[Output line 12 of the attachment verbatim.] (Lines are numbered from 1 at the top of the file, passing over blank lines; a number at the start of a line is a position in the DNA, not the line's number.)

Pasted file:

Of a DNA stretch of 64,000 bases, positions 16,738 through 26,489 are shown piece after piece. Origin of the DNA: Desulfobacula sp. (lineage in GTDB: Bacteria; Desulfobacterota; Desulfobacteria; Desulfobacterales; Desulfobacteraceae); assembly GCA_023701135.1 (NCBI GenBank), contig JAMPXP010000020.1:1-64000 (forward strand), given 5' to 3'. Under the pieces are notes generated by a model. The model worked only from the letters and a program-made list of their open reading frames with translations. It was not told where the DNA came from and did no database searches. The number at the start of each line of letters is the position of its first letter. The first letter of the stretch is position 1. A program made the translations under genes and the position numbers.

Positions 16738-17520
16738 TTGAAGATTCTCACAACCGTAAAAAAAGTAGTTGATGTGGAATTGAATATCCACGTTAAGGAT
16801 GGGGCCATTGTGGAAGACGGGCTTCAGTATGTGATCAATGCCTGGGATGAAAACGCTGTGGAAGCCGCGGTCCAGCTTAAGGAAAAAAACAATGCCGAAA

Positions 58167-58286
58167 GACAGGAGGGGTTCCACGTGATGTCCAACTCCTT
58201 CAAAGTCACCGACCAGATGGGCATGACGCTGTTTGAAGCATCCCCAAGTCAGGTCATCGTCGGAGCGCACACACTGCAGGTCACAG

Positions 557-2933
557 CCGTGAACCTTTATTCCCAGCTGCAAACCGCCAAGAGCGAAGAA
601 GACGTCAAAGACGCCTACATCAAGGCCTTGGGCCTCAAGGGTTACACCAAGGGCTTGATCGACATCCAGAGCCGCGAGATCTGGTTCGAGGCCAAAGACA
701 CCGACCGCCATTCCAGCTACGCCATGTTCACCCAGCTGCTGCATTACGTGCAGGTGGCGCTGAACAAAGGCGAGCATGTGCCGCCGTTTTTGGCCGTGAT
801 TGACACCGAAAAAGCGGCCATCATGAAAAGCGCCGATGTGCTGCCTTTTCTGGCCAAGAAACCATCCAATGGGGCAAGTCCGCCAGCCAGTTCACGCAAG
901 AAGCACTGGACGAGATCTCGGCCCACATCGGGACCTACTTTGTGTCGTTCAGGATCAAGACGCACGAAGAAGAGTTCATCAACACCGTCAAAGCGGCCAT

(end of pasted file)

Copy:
801 TGACACCGAAAAAGCGGCCATCATGAAAAGCGCCGATGTGCTGCCTTTTCTGGCCAAGAAACCATCCAATGGGGCAAGTCCGCCAGCCAGTTCACGCAAG